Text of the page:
The bombs kept getting closer to the shelter, the walls shaking from impact. “We weren’t brave,” Lia mentions. “At the start, I prayed not to die. By the end, I was just praying that we would die quickly.”
The day they left Mariupol was the first day since the beginning of the war when the signal on their radio was clear.
Hearing about the humanitarian corridor that would allow them out of their city, which had become a prison on fire, the family suffered another blow — the telltale whizz of a Russian projectile and a boom as their car was destroyed.
When they sped out of the city in a replacement car, the sky was red from the fire of all the burning buildings. As they were leaving, they saw the tank that shot at them had been destroyed. They laughed.
They saw Russian soldiers face-to-face for the first time at the checkpoints. The troops made Alex take his t-shirt off, inspecting the black tattoos that cover his arms for Ukrainian army symbols. One of the soldiers asked them if they could buy any drugs or weapons from them.
“It was so ugly,” Lia sighs. They drove the beaten-up car all the way to Berlin, which they had visited in January and talked about moving to, but they could have never imagined the circumstances that brought them here.
Mariupol officially fell on 16 May, after the last pocket of Ukrainian resistance blockaded in the Azovstal steel mill surrendered to the Russian troops.
The city that evvel had about 430,000 residents is considered to be almost completely destroyed, with some 90% of it thought to be uninhabitable.
Mariupol’s last ambulance driver safe in Warsaw
Another of the Lemkin Centre’s main witnesses, Kateryna, only managed to escape after Moscow’s troops had already taken control of the city. In the centre’s Warsaw office, she told Euronews about her harrowing experience as the last ambulance driver left in Mariupol.
She drove a grey St John ambulance van around the bombarded streets during the siege, helping almost 100 people get to hospitals and shelters. Kateryna recalled how bodies started to appear in the streets and were left there, with no one to carry them away to be buried.
“People had been killed by shrapnel or bullets, but many of them, especially the elderly, had died of starvation or hypothermia. No one was removing the corpses from the streets,” she said.
“While I was attending the wounded, people ran up to me and asked when I would start taking the bodies away. It was a very difficult psychological experience.”
Kateryna burst into tears when describing how she saw some 2,000 dead bodies with her own eyes. The shooting made it impossible to go in and help, despite the desperate pleas of bystanders.
“Russian units were occupying our flats, and I saw them shooting at civilians from the streets from the apartments. I was travelling around with a medical kit, trying to evacuate them to the main hospital, but then the Russian soldiers captured it too, using the patients and medical staff as human shields.”
On her last day in Mariupol, the road was destroyed, so she had to travel on foot. She saw a car that had hit a tree, with the driver already dead inside.
But then she spotted a teenage girl sitting in the back of the car. “Get out, we need to leave, they’re bombing here,” Kateryna told the teenage girl. On the other side of the car, a woman was lying in a pool of blood, moaning.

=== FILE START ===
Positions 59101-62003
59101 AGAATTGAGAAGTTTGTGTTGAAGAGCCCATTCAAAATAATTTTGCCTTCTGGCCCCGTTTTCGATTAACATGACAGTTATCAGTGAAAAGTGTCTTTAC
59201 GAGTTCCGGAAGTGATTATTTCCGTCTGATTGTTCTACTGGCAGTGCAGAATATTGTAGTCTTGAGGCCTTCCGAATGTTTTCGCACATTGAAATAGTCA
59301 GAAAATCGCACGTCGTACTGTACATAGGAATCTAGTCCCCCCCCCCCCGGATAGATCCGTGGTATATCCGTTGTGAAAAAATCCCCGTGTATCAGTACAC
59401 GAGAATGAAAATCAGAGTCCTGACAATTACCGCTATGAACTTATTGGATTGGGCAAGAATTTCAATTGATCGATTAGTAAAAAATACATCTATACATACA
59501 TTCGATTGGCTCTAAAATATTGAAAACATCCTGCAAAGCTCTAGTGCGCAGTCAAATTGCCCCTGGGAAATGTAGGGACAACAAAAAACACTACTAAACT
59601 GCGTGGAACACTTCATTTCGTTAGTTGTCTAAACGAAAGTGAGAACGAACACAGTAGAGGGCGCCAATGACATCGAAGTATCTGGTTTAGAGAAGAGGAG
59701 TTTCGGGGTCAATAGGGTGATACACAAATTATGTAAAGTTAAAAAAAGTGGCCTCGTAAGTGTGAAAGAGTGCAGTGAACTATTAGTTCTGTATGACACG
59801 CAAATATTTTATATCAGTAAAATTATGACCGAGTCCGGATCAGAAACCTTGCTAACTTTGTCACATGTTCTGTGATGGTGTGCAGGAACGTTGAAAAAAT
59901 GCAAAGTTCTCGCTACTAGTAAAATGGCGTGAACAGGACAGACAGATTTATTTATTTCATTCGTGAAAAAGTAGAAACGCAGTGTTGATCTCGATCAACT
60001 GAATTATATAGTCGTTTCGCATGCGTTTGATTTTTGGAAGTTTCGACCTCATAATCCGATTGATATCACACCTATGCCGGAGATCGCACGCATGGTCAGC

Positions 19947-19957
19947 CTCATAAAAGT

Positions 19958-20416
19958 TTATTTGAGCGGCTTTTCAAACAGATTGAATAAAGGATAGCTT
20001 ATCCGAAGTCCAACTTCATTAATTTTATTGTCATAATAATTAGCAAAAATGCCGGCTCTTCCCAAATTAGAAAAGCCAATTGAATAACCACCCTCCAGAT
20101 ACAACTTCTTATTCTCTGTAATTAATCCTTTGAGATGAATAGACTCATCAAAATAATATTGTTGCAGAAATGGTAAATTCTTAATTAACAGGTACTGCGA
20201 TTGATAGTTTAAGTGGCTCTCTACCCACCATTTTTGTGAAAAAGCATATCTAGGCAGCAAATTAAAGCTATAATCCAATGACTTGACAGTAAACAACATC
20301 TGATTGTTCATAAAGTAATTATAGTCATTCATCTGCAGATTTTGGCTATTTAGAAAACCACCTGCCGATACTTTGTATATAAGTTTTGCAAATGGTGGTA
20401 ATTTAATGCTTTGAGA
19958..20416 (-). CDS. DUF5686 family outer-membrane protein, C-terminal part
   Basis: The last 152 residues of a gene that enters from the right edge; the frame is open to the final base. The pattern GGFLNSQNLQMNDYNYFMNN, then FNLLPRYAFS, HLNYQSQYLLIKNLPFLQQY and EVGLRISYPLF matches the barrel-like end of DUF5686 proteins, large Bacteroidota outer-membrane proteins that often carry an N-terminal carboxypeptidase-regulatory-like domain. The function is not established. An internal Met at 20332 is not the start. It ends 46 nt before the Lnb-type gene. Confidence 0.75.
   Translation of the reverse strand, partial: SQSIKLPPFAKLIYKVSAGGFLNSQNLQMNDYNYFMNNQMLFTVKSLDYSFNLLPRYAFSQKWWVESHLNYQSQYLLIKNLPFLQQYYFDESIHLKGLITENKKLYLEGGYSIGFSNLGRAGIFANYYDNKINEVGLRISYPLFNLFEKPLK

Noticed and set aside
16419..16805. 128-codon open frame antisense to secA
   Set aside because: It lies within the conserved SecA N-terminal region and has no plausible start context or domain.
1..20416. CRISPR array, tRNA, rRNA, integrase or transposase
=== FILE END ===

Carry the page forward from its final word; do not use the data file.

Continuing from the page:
She realised that these were the girl’s parents, but she knew that with projectiles flying overhead she could only help one person — so she had to make the horrifying choice between saving the mother or the daughter.
Seeing that the younger woman was still able to walk, she chose the daughter. When she got her down the stairs of the shelter, Kateryna saw that the woman’s shirt was so full of blood that she was not able to wring it out.
When she was finally evacuated from the Black Sea port city, thousands of dead bodies were still on the streets, but she received messages from friends saying that Russian soldiers forced the remaining civilians to clean up the bodies to hide their crimes.
Now safe in Warsaw, Kataryna believes she will never forget what she has seen.
‘Witnesses of the Age’
Established by the Polish parliament in 2017, the Polecki Institute has mostly focused its work on researching crimes committed by both Nazi Germany but also the Soviet Union.
It has been collecting first-hand experiences of Poles through its “Witnesses of the Age” project, with a number of görüntü testimonies available on YouTube having ordinary people recall their experiences from surviving a Nazi concentration camp for children to the Red Army’s campaign of mass rape after it entered Warsaw in 1944.
The testimonies by Ukrainian survivors will now become a part of the same collection, keeping the memories of the likes of Lia, Alex and Kataryna alive well after the war.
To Dr Gawin, the similarities between the crimes committed then and what Russian troops are accused of doing in Ukraine today speaks of a continuation, but also a lack of reckoning with its own atrocities, as the Soviet Union never conducted its own war trials.
The atrocities committed since February “reminds in many ways of the German and Soviet occupation [of Poland] from 1939,” Dr Gawin said.
“The extermination of local elites and intelligensia in Ukraine? That is a perfect example – Russia killed 20,000 Polish representatives, officers and intellectuals at Katyn. The perpetrators were never punished for that.”